In the age of irony, Jeremiah Disney’s death presented itself like a grapefruit tossed to a home run hitter.
But those taking swings at it have been — again, ironically — saying more about themselves than about the tragic and short life of an apparently misguided young man.
According to various news reports from Marion, Indiana, a small town in the north-central part of the state, a man noticed someone had been rummaging through his cluttered garage one day about a week ago. He decided the next day to clean things up and see what was missing.
That was when he discovered a 900-pound antique floor safe, handed down to him from his father, had been tipped over — and that a body was underneath.
“My mind couldn't comprehend it. This can't be real,” the homeowner, George Hollingsworth, told Fox59, a local station. “I came in and told my wife, ‘I think we've got a dead body out there.’ She thought I was kidding.”
Having seen the gruesome aftermath, including Disney’s face, which was not underneath the safe, Hollingsworth said, “I would have rather seen him steal stuff and get out than die like that. What a horrible way to die.”
A lot of ordinary folks saw things quite differently. Disney’s Facebook page remains very much alive, and within days it was littered with nasty comments, cartoon memes of safes falling from the sky and bitter retorts to anyone who suggested that even a thief deserves respect and dignity in death.
One posted a picture of a pancake and suggested it was the coroner’s photo. Many posted puns about Disney’s deeds weighing heavily. “No sympathy at all,” one person wrote. “Saved taxpayers expenses. Thou shalt not steal.”
Many posts were thick with profanities, especially those leveled at the few who urged a more dignified tone. “I hate drug addicts and thieves,” wrote one. “I hate the people that sympathize them even worse.”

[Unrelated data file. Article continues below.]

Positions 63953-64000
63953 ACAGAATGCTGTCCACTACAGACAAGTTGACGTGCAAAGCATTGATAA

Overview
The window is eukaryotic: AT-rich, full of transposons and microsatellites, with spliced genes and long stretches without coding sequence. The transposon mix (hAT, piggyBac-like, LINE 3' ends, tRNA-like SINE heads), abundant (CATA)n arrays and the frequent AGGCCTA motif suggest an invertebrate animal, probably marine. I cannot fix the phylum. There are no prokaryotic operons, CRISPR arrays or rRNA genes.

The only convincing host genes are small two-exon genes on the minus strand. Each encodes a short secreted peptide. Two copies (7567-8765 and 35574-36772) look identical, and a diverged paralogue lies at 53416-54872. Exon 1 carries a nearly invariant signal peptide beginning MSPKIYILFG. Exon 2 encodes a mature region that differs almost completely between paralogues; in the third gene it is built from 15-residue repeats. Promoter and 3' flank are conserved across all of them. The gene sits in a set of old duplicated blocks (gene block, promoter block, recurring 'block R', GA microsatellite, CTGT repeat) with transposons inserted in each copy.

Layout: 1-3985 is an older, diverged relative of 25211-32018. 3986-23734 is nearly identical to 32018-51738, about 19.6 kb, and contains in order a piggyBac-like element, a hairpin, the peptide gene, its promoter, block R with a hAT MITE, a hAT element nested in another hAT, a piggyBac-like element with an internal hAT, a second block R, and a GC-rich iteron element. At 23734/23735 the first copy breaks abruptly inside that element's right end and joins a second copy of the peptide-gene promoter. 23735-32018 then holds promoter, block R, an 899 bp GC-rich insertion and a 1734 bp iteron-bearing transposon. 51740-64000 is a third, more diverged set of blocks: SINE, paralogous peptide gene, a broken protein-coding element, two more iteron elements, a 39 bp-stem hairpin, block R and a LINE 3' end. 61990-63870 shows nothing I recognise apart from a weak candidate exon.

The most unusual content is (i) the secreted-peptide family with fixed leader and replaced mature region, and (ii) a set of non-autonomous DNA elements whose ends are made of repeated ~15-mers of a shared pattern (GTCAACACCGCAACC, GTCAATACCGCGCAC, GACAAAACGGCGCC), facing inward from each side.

You might think this is a lesson about the dangers of internet anonymity, but the commenters are easily identifiable, and their own Facebook pages reveal them as caregivers, hospital workers, auto mechanics — otherwise ordinary people from many walks of life.
An examination of the rest of Disney’s page reveals a complicated life. News reports said he had a long rap sheet, including criminal confinement and domestic violence. To use a cliche, he was not to be confused with any boy singing in a choir. He seemed like the type to avoid. However, he also reposted heartfelt songs about Jesus, and his cover photo was of two little girls. News reports said he was a father.
In a rambling description of himself, he seemed uncertain what to do in life. “God is on my side and he has a plan for me,” he wrote. He was troubled, but a believing soul might have reason to consider him redeemable.
Why do people do the things they do? Psychologists and behavioral scientists have been studying that one for generations. But the question sounds as valid when directed toward criminals as when applied to people who feel it necessary to post nasty insults on a dead stranger’s Facebook page.
The latest pollon such things by Weber Shandwick and Powell Tate, with KRC Research, found 93 percent of Americans believe civility, or the lack of it, is a problem in today’s world, with 69 percent calling it a major problem. On average, people reported 10.6 encounters with uncivil behavior each week, and 42 percent would like some sort of civility training provided at work.
Some observers don’t see this as a problem, citing the nation’s relatively low crime rate and its high levels of prosperity. We can be nasty and still be safe and happy, they say.
They may be missing the point.1 comment on this story
Author Norman Cousins may have hit on it when he said, “Death is not the greatest loss in life. The greatest loss is what dies inside us while we live.”
Disney’s Facebook page illustrates the great flaw of the age of irony. Deep thoughts and observations, even respect itself, can’t seem to gain traction. Like ants at a picnic, people carry away amusing crumbs while never seeing the bigger picture, all the while robbing many of the opportunity to learn lessons or to see things as they really are.